The Physics of Disaster

Since 2009, the Seine-Saint-Denis County Council has been backing “la Culture et l’Art au Collège (CAC)”. This project is based to a large extent on the presence in class for several weeks (40 hours) of an artist or scientist whose mission is to engage the students in a process of research and creation.



Project Manager:
Florise Pagès


Designing and reproducing collapse, landslides and ruptures, and generating waves… using mock-ups, constructions and installations, the students learn to model various physical aspects of natural phenomena. This ambitious programme sheds new light on the work of certain physicists and opens up fascinating relationships between calculations, force, energy, materials and DIY.

On a small scale
The physicist presents geophysics, his/her field of research, to the students, and then, using videos of volcanic eruptions, avalanches and tsunamis, addresses the scientific issues involved in these phenomena: how do you predict a disaster? How do you prepare for it? A series of very simple devices (a cardboard vortex cannon, an avalanche made from a sloped surface and icing sugar, the upward movement of a cyclone using a rotating plate) is shown to the students, which they then try to reproduce.

A concrete example
The students then choose to work on a very specific example – the Tohoku-Oki megathrust earthquake that occurred on 11th March 2011, the huge 9.1-magnitude tsunami in Sumatra, etc. and they gather together all the parameters to be taken into account in order to recreate identical conditions (the same coastal and undersea topography, slope effect, wave height, type of crack, etc.). Preparatory sketches are completed, from the equipment inventory (basins, tanks, sealed vats, etc.) to the measuring instruments (camera, captors, software, rulers, etc.), and the students review each step and record it on a specification sheet.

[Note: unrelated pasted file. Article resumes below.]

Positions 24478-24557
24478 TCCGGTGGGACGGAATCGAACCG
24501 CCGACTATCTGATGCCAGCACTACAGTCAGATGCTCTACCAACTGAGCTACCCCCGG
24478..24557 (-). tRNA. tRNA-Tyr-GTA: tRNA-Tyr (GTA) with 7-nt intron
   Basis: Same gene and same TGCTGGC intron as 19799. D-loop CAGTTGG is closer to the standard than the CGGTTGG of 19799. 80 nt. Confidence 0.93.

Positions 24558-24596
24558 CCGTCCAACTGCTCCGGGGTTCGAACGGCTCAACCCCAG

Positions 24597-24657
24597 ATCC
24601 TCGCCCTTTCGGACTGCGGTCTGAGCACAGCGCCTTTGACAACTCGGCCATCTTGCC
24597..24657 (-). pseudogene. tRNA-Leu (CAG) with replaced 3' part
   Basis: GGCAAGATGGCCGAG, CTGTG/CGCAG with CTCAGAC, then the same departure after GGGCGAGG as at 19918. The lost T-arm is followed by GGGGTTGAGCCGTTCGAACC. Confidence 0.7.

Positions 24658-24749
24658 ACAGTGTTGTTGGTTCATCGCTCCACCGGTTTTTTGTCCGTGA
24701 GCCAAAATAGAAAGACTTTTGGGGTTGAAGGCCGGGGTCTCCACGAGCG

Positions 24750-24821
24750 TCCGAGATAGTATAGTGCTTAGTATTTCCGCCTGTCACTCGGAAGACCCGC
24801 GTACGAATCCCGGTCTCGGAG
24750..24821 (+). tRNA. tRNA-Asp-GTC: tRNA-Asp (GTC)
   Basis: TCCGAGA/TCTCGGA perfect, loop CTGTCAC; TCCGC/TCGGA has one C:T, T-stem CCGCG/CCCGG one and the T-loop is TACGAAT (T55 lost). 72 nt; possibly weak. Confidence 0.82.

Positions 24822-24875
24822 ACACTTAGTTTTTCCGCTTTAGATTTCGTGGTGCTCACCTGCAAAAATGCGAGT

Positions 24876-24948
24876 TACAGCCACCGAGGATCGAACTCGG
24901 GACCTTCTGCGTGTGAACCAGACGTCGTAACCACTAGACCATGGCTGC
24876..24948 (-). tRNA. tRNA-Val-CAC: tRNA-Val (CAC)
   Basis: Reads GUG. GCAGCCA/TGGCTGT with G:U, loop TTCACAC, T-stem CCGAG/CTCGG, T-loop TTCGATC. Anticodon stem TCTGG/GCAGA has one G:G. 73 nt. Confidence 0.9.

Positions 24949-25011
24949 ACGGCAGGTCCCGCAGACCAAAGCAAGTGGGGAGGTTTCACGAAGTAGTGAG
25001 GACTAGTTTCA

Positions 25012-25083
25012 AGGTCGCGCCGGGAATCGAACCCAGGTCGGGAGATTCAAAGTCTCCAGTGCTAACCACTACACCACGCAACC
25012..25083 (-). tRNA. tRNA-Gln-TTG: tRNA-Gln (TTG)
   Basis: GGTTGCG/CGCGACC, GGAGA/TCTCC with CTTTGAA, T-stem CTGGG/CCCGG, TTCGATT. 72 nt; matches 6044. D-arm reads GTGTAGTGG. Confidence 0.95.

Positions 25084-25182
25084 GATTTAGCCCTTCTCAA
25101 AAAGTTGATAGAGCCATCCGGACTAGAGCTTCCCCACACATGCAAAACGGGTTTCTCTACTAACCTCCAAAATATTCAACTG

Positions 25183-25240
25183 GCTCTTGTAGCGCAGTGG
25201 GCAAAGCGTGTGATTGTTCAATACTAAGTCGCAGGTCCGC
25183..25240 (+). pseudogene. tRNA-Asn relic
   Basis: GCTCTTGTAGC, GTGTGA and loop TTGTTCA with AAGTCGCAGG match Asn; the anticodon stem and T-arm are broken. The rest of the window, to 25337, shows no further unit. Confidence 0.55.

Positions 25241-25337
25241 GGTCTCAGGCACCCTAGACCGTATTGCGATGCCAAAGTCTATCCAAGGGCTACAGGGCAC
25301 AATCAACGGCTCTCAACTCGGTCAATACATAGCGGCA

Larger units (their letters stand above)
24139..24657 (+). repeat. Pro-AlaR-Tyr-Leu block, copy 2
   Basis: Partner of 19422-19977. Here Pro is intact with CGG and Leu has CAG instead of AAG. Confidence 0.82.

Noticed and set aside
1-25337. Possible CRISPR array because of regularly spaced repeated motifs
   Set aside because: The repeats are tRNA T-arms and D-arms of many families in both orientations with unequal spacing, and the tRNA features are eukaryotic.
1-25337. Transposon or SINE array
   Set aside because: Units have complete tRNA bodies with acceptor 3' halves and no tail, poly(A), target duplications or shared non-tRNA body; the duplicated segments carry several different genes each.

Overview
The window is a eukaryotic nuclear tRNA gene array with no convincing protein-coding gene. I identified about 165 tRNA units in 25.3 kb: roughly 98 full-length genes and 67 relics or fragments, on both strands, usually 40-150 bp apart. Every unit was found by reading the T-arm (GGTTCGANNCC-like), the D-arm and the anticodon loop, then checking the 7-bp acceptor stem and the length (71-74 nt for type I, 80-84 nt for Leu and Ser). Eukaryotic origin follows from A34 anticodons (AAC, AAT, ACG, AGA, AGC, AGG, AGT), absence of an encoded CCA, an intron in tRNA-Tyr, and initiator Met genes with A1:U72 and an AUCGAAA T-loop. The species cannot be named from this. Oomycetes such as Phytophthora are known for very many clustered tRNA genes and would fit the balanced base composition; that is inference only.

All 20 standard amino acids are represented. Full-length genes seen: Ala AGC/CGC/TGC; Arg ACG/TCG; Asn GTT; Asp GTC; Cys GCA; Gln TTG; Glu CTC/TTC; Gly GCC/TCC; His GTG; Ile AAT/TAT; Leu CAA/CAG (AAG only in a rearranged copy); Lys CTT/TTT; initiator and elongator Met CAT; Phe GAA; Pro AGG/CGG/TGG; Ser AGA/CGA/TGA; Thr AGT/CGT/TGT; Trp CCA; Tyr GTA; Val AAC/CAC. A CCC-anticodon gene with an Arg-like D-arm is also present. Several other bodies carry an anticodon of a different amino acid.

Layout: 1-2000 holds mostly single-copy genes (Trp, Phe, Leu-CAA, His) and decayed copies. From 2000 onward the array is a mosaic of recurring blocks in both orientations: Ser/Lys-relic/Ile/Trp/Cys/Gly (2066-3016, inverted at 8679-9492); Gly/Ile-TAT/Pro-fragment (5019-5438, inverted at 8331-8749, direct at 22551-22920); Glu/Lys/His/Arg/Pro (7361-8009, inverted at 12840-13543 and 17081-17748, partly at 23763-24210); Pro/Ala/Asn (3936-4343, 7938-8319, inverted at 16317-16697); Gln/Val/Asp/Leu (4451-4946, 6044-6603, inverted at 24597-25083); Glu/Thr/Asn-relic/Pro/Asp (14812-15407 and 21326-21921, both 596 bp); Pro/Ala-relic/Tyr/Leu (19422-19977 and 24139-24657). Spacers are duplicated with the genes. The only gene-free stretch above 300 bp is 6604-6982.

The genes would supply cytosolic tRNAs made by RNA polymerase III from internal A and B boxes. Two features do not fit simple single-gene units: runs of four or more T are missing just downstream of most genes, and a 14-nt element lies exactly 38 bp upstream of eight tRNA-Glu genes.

Banana peel
The class then moves on to the construction phase, checking that each step has been carried out properly, making corrections and filming its trials. The students experiment by adjusting the parameters to obtain results that show the links between cause and effect: the seismic wavelength is proportional to the energy dispersed, the speed of the landslide depends on the contrasts of soil density, a rigid substance subjected to shear stress can become elastic, etc. What are the effects of the microquake reproduced using a bloc of granite mounted on a spring when the friction surface becomes as smooth as banana peel?      


Participating Schools:
- Antoine de Saint-Exupéry, Noisy-le-Grand
- François Mitterrand, Noisy-le-Grand
- Jean Jaurès, Pantin
- Colonel Fabien, Montreuil



The Physics of Disaster
The Physics of Disaster
The Physics of Disaster